Posted by: Audrey Erbes | February 12, 2017

Assault on Obamacare, FDA Protections and Medicare Move Ahead

Assault on Obamacare, FDA Protections and Medicare Move Ahead

The future impact of the Trump administration on healthcare services and sales of life science industry products is still unknown but all stakeholders—insurance companies, physicians, hospitals, patients, drug and medical device companies are concerned. The successful approval of Tom Price yesterday by the Senate for Secretary of Health and Human Services adds another potential unsettling player to the mix. His previous role in House was clear cut. He was against Obamacare and had shown negative attitudes toward affordable health care services and women’s health care, specifically. His direction has been to save money by cutting expenditures for entitlement programs and shifting greater cost to the patient without concern that many Americans cannot afford the cost of system he envisions. The conservative Republican objective is probably at bottom of his thinking once again which is to free up money to provide more tax benefits to industry and wealthy.

The Republican approach to healthcare has underestimated the (1) popularity of Obamacare with the majority of Americans and the (2) latters’ fear of repealing ACA without replacing it with comparable or improved care and their (3) absolute disdain for plans to make Medicare a voucher program and/or increase age of eligibility. The Democratic approach was to make the US market-based health care system more cost efficient while it delivered better care to all Americans. They always preferred moving more toward Single Payer system which would cut costs by removing fat from corporate profits. The mandatory enrollment of all citizens provided a better distribution of the healthy and unhealthy, young and old that made a better health care system where all were sharing costs. It wasn’t perfect but was moving in right direction. No one had noticed that the ACA has portions that affect all citizens not just those with lower incomes and help with paying costs, not just the lower income ones. See “You might think the ferocious debate over repealing and replacing the Affordable Care Act doesn’t affect you because you get your health insurance through work. Or you’re 65 and on Medicare.But on both counts, you’re dead wrong.” See article at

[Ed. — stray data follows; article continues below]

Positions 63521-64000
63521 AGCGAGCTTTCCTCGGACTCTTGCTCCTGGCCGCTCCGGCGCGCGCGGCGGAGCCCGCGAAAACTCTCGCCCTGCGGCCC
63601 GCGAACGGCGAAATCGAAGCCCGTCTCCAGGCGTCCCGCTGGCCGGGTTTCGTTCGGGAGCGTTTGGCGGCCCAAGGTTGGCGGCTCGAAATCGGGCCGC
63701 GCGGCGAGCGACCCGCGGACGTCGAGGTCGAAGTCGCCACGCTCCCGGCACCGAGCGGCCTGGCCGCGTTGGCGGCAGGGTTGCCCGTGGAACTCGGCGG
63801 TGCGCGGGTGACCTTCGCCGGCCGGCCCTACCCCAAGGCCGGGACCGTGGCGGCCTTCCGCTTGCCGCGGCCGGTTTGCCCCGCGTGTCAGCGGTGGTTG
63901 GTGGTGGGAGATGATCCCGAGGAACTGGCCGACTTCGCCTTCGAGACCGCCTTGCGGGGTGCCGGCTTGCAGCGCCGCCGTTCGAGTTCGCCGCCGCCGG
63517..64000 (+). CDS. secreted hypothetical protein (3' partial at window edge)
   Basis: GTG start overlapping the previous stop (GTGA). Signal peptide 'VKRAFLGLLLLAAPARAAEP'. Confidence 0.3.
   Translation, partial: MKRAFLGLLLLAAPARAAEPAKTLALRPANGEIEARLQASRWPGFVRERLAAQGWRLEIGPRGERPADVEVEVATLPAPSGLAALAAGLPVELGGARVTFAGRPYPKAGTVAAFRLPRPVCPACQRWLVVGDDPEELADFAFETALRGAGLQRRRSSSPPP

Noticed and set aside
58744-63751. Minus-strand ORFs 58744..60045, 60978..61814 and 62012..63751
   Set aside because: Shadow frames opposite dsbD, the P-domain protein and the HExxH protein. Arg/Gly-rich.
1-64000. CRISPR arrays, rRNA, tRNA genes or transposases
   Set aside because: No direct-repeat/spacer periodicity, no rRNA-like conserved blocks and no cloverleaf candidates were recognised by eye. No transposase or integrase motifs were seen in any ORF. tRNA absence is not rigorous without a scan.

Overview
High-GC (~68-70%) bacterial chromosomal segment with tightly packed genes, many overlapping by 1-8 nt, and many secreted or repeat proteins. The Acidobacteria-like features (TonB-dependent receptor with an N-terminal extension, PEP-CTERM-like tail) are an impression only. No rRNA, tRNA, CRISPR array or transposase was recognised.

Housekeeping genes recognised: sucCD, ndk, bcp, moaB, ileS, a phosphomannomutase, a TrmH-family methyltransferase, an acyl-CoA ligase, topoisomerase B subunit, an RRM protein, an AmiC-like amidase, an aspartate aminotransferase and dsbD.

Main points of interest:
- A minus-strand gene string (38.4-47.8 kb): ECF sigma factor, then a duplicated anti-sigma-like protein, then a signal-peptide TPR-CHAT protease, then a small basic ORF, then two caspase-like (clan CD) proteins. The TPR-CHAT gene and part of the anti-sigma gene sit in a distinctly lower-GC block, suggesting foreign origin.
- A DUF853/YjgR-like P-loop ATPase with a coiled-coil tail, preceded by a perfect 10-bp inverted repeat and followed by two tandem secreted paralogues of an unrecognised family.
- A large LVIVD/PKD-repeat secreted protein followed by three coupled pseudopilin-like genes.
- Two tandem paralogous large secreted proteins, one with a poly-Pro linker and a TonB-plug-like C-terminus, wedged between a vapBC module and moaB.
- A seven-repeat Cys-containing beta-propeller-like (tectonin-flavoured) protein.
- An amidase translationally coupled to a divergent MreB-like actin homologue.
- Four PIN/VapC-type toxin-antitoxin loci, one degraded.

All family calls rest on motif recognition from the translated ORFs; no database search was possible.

The turmoil at the beginning of Trump’s term has stirred up tempers and activism to level never seen before. Peaceful protests are a surprise to Trump and Bannon who prefer violent disagreements like that which occurred at UC Berkeley recently to which their response of sending in Federal troops is more fitting response for their thinking. Trump is a bully and loved to physically fight as he grew up. This behavior resulted in his being sent to military school as child. We saw this pugilistic side during the campaign when he encouraged supporters to beat up those in disagreement. He doesn’t know how to settle differences lawfully as demonstrated with his recent travel ban being overturned. He insists he will win out because that is what he wants and doesn’t care what is best for country. We knew his temperament was not fit to govern but bringing in equally unfit advisors is not helping matters.